The Verdict (1982)

R | 126 mins | Drama | 17 December 1982

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HISTORY

       An advertisement in the 28 Jan 1983 DV noted that onscreen credit acknowledging the Astoria Production Center in Astoria, NY, was “inadvertently omitted from the end titles” and, “The Producers would like to thank the administrators of the facility for their assistance, cooperation and interest during the filming of The Verdict.”
       The actress who plays the widow in the opening funeral scene is not credited onscreen and her identity has not been determined.
       According to a 14 Feb 1982 LAT article, producers Richard D. Zanuck and David Brown purchased the motion picture rights to Boston, MA, attorney Barry Reed’s 1980 novel, The Verdict, before its publication later that year. The deal was made for $150,000, plus two and one-half percent of the film’s eventual box-office gross, and the 1 Apr 1981 HR announced that the duo had negotiated distribution through Twentieth Century-Fox Film Corporation. A 2 Jan 1981 HR brief suggested that Roy Scheider was considered to play “Frank Galvin,” but a 31 Aug 1981 LAT story indicated that Brown and Zanuck had long pursued Robert Redford for the role. Their first-choice director, James Bridges, was preoccupied preparing Urban Cowboy (1980, see entry), and the project was delayed as they searched for another director and considered scripts written by playwright David Mamet and Jay Presson Allen. Mamet’s involvement was reported in the 22 Jul 1980 DV, just weeks after the 7 Jul 1980 HR announced that Arthur Hiller had been chosen to direct. Production was scheduled for early 1981. However, the 14 Feb 1982 LAT ... More Less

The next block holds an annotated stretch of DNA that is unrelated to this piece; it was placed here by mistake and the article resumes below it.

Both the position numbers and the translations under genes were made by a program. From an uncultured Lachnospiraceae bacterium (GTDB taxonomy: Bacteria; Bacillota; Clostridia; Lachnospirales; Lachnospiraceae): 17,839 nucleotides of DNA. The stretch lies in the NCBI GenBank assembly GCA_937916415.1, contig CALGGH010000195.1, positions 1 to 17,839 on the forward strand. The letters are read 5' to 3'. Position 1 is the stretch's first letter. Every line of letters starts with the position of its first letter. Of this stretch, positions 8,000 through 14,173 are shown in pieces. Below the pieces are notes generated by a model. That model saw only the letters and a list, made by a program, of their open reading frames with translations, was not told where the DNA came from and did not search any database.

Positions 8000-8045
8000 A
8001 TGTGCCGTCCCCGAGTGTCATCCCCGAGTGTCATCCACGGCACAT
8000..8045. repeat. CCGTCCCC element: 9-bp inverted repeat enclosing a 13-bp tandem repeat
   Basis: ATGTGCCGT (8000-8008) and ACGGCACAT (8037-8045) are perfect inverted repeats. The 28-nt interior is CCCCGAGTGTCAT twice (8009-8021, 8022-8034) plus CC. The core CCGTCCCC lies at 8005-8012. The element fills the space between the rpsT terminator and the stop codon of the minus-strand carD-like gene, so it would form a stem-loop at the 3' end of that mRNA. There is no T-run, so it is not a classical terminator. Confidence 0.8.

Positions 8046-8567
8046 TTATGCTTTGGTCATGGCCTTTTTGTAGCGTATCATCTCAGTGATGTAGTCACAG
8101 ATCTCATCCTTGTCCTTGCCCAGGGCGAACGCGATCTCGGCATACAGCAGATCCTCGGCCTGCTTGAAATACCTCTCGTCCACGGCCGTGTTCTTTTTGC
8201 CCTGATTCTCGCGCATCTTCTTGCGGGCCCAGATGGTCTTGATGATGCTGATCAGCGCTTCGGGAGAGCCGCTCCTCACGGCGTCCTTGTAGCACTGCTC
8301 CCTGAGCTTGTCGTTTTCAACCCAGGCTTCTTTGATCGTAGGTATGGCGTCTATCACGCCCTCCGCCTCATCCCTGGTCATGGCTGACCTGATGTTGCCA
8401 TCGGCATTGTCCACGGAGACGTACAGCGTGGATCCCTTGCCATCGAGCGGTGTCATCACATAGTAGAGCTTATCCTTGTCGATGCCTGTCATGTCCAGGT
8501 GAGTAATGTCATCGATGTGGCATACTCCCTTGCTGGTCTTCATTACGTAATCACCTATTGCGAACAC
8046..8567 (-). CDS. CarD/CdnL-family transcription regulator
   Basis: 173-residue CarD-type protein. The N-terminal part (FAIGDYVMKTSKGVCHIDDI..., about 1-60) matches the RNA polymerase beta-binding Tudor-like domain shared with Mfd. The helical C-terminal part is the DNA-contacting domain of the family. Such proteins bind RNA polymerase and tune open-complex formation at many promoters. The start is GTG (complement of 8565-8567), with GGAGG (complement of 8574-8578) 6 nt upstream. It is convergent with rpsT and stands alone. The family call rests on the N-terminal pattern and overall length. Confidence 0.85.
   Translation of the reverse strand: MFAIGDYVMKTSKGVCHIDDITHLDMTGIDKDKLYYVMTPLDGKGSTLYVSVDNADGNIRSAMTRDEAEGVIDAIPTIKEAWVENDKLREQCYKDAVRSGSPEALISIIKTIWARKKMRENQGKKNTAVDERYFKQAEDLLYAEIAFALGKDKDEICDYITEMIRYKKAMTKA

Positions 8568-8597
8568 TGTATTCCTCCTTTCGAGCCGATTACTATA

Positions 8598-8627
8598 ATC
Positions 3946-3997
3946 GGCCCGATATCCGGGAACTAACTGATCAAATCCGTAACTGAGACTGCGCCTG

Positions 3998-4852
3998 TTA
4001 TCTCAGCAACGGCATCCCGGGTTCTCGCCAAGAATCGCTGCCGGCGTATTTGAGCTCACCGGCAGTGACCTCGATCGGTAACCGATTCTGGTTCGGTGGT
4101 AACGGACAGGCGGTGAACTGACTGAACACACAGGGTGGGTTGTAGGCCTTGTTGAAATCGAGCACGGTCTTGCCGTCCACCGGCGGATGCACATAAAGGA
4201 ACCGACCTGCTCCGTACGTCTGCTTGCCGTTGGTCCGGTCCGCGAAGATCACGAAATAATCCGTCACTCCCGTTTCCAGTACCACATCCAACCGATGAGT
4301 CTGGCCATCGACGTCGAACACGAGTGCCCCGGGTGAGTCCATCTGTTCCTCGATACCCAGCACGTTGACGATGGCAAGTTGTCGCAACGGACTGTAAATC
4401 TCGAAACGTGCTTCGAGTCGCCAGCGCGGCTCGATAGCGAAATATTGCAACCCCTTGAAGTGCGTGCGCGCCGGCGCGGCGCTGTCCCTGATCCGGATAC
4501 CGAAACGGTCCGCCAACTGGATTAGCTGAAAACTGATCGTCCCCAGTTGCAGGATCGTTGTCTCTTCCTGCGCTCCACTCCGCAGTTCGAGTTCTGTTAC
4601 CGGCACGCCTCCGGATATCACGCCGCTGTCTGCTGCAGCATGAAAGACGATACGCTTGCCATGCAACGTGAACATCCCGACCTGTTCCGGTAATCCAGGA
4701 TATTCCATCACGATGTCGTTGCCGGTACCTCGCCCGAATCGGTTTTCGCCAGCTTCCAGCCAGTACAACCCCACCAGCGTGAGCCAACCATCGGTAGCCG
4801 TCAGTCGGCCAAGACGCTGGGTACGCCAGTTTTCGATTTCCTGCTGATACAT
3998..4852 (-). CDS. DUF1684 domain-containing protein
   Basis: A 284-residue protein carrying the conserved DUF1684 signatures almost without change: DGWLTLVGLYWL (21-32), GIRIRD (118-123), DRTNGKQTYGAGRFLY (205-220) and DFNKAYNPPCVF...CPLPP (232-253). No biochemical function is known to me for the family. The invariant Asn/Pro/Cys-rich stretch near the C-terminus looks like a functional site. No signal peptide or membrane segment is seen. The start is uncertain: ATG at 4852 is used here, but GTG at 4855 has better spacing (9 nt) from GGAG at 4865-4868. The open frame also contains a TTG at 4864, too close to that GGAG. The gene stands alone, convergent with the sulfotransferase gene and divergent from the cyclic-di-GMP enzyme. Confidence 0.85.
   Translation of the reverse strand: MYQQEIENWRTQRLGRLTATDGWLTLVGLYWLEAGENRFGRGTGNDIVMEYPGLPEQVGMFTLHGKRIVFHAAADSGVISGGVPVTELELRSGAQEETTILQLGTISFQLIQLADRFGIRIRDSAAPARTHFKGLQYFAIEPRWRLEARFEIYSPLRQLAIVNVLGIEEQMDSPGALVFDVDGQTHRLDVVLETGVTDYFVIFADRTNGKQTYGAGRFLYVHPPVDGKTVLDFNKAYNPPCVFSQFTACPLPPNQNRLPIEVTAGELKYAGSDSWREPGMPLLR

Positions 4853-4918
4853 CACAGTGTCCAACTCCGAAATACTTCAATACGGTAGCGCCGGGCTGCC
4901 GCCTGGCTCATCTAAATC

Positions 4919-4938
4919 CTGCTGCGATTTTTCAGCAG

An advertisement in the 28 Jan 1983 DV noted that onscreen credit acknowledging the Astoria Production Center in Astoria, NY, was “inadvertently omitted from the end titles” and, “The Producers would like to thank the administrators of the facility for their assistance, cooperation and interest during the filming of The Verdict.”
       The actress who plays the widow in the opening funeral scene is not credited onscreen and her identity has not been determined.